Mr. Becchetti’s Acceptance Speech

This is the text of the speech given by Mr. Becchetti on the occasion of accepting his Honorary Alumnus status at the First Annual BBAA Dinner.

It’s good to be back in Benson with friends and former students who are enjoying their Golden Years in this beautiful land.

Oh! How I’ve missed this wonderful corner of Arizona!

While I was here those eleven years, I drank in its beauty. I thrilled to the fiery skies of sunset in the west and learned to love the quiet of twilight as it settles over the Whetstone mountains.

I remember standing on the banks of the San Pedro river after a cloudburst in the mountains and marveling at the power of its muddy waters.

I listened to the words around me and perhaps took on some of the slow and gentle way of saying things that I heard, so that I might be mistaken as being from the San Pedro Valley from my birth.

I heard of the Apaches high in the Dragoons and of their noble chief Cochise; and on the streets of Benson, specially at rodeo time, I saw honest-to-goodness real cowboys and watched them on parade, their horses prancing proudly, with silver trappings shining in the sun.

I even got a glimpse of the best cowboy of them all, Benson’s own Del Haverty, the All Round World Champion Cowboy of 1951, and heard the story of how he used to sit at his school desk and practice his calf-tying with a rope that he always carried.

Along with everybody else, I learned and sang the first few words of all the cowboy songs we heard on the radio, and I actually heard coyotes howling at night.

Once, I picked up a horned toad, flipped him over on his back and hypnotized him by tickling his belly.

And then there was cactus. I remember the beautiful snow white cholla that lay in wait for you and jumped on your legs and wouldn’t let go. I even sneaked up on a prickly pear cactus one time and picked one of its red fruits to eat.

And the kids living down by Lourdes Church told me how their grandma — their abuelita – kept them from wandering off at night by telling them of La Llorona, the weeping woman who roamed the streets in search of her lost children, and of how she might take you with her, never to be seen again.

All these things I remember about the San Pedro Valley, and I will never forget them.

So I am thrilled beyond all measure to be back and to join my distinguished companions Mark Battaglia, Linda Lou Lamb and Gilberto Zamudio as Honorary Alumni of Benson High. I thank the Benson Bobcat Alumni Association for this honor, and I am especially appreciative of the courtesy that the president of the Association, Chic Maldonado, has shown me on my trip.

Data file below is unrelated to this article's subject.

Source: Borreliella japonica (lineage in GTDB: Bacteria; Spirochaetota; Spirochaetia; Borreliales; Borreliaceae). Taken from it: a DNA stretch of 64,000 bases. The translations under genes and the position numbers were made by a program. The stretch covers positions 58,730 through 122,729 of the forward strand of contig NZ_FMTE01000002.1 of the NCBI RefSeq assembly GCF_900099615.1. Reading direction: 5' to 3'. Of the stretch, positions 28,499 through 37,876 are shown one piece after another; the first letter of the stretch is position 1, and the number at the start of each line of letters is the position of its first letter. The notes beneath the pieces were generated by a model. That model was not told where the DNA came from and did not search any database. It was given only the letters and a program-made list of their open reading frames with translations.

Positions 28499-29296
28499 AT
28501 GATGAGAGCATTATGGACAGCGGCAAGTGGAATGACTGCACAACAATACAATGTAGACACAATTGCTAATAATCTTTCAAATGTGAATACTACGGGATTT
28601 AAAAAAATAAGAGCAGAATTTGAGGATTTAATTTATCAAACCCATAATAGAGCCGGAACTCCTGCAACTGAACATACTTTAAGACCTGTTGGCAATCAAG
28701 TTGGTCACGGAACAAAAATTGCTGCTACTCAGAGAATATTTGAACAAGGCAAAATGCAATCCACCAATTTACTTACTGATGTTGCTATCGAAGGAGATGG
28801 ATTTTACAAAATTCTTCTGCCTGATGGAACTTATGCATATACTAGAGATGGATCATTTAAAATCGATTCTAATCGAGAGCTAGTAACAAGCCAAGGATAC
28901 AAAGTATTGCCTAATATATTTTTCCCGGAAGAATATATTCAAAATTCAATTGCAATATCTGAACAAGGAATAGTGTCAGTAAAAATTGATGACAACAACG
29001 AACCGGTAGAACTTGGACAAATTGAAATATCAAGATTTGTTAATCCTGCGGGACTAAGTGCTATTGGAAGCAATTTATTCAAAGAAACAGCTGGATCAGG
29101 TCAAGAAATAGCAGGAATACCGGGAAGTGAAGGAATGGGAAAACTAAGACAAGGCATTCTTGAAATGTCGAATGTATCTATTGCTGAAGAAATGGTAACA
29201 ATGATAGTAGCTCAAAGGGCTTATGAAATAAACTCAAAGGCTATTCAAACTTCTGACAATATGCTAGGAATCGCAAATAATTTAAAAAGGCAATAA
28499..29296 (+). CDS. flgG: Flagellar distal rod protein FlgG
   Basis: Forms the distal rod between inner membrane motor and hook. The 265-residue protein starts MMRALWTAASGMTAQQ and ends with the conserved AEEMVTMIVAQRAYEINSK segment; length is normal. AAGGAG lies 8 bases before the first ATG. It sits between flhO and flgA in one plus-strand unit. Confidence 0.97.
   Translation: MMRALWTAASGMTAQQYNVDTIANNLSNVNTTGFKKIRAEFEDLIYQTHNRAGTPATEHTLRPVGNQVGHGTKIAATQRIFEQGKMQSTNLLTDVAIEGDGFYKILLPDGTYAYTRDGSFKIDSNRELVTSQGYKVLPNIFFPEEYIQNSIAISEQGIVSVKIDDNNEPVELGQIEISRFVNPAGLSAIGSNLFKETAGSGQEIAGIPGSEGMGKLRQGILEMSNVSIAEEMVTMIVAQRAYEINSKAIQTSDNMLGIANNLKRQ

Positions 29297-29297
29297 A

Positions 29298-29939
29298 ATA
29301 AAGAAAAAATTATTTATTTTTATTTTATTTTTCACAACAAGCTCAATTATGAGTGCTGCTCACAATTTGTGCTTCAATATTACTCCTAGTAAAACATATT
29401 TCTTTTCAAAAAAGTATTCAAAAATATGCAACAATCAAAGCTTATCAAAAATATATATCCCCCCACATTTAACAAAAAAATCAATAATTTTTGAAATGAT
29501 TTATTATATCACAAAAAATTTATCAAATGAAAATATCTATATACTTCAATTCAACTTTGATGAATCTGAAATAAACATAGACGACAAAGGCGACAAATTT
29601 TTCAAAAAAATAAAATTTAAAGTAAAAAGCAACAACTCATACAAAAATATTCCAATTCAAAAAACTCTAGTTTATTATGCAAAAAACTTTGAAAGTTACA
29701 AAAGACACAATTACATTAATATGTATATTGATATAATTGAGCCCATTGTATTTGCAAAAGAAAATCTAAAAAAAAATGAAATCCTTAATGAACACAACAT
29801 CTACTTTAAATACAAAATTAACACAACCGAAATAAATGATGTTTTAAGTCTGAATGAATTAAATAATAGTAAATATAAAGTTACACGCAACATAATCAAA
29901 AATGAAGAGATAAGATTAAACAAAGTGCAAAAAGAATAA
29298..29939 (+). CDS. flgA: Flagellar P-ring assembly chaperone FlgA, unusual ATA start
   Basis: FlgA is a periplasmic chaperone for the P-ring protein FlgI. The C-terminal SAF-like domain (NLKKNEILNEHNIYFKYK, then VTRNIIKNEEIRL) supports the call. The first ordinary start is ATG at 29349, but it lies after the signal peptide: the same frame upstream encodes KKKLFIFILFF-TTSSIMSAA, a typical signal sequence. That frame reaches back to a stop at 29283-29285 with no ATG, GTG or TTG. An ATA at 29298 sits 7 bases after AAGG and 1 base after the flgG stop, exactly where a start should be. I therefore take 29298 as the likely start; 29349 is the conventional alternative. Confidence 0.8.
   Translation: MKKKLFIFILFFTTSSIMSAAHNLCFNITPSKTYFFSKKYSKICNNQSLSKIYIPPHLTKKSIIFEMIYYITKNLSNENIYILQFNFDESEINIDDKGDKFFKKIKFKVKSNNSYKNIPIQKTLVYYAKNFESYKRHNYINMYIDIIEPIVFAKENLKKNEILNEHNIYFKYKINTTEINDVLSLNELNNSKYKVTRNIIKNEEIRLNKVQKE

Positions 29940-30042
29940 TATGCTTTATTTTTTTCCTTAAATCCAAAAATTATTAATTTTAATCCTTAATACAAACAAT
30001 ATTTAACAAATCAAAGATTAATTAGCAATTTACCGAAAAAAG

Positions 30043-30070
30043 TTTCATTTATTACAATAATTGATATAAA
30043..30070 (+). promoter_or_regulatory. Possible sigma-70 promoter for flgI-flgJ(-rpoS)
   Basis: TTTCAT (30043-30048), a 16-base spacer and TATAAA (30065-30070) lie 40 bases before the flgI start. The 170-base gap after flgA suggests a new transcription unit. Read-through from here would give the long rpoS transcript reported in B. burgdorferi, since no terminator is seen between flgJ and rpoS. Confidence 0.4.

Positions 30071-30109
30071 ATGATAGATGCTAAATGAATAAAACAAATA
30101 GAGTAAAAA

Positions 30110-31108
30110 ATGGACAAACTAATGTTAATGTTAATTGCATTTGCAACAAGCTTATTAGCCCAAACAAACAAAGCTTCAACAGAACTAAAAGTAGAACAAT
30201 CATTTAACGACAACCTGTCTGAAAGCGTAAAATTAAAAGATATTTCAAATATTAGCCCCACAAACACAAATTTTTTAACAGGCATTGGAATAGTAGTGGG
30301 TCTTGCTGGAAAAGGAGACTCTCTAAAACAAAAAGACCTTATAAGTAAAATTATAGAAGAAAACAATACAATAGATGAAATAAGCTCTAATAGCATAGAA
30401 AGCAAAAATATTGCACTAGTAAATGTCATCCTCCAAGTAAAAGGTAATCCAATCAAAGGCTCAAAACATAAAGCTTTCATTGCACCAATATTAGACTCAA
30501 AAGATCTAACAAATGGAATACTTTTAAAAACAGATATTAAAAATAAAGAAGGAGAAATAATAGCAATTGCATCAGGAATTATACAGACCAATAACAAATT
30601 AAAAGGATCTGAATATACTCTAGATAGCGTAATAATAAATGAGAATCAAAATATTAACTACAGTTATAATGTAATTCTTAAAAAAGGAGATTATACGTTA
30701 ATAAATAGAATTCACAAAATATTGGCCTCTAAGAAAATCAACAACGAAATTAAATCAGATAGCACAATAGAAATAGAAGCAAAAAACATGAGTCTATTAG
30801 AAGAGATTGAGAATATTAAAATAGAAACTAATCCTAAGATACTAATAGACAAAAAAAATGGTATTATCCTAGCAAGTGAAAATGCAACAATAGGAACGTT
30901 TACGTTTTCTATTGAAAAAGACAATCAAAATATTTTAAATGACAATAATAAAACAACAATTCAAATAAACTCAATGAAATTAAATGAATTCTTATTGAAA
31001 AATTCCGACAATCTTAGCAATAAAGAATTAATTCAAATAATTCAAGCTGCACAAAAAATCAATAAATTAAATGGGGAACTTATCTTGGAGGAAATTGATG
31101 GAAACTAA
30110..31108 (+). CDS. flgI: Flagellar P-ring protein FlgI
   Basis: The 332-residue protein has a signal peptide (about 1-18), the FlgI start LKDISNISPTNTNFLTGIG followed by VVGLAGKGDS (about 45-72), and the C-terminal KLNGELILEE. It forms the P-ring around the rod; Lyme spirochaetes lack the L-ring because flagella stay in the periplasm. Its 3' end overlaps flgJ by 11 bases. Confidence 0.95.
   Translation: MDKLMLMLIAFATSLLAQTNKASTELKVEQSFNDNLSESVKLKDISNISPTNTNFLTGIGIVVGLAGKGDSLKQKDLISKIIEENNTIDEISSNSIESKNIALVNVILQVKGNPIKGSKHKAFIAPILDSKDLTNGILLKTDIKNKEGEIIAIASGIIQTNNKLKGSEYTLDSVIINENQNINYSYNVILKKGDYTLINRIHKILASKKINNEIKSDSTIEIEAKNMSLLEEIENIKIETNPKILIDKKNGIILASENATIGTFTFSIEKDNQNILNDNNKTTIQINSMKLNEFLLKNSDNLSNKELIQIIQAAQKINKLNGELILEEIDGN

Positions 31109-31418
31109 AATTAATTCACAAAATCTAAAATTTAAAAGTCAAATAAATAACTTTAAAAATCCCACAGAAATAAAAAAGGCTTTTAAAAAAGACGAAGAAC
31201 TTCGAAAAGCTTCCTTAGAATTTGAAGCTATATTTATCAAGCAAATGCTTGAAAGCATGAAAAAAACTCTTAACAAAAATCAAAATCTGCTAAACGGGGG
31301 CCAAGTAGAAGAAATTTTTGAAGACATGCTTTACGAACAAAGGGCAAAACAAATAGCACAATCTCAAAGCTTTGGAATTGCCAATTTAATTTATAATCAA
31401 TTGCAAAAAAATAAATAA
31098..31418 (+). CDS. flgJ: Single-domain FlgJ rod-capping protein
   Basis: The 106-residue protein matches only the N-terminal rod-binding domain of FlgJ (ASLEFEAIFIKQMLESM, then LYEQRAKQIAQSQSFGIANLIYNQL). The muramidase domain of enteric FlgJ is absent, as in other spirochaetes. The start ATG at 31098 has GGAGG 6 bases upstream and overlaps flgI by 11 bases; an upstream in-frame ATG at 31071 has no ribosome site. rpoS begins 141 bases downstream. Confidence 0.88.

Thanks to this title of Honorary Alumnus, I now have the same “Alma Mater” as the five hundred students that I taught for eleven years from 1950-1961.

In addition, I have now become a “blood brother” to the thousands of men and women of the San Pedro Valley who have graduated from Benson’s schools since they hired their first teacher 142 years ago.

In the fall of 1875, while Apaches still launched their attacks from the Dragoon Mountains, the settlers in the Valley hired Mary Belle Bernard Aguirre as their first teacher. Mrs. Aguirre established her first school in the settlement of Tres Alamos, on the east bank of the San Pedro river, about seven miles upriver from Benson. She taught 23 students of all ages in a one-room adobe house with a dirt floor. She and her students walked a mile each day to the school.

Unfortunately, the school had to be closed the following spring because of Indian attacks, so Mrs. Aguirre and her son returned to their home in Tucson, but the determined settlers re-opened the school the next year with a teacher from San Francisco.

Tonight’s dinner celebrates all those graduates of the past 142 years. We also honor all the teachers who have taken the children of the Valley and molded them into cultured men and women who have made significant contributions to American society.

Above all, we do honor to the citizens of the San Pedro Valley and to the School Board for their constant dedication to the education of their children.

The attractive campus in Benson and its exciting activities give testimony to the concern that the good people of the Valley have always had for the future of their children. All the teachers in Benson can give testimony to the support that they have received from the citizens of the Valley.

After seeing the quality of the educational facilities in Benson, we alumni are certain that future graduates will bring credit to their parents and to all the residents of the San Pedro Valley.

I join with my fellow Honorary Alumni in congratulating all the graduates, the members of the School Board, all the teachers and all the Valley citizens for their contributions to the good education of our young people.

2 thoughts on “Mr. Becchetti’s Acceptance Speech

  1. You were quite amazing, and taking Spanish from you has stayed with me forever. I’m tutoring math in a bilingual elementary school, and the students that I work with insist that I translate third grade word problems to English before they will begin their work on getting the right math answer. I served as President of two Colleges/Universities in Colorado, and we were able to make considerable increases in the number of foreign language courses taught. At the height of growth, there were 11 foreign languages taught, including Lakota Sioux. I remember the old joke about “if you can speak three languages, you are trilingual; if you can speak two you are bilingual; if you can only speak one you are probably an American.”

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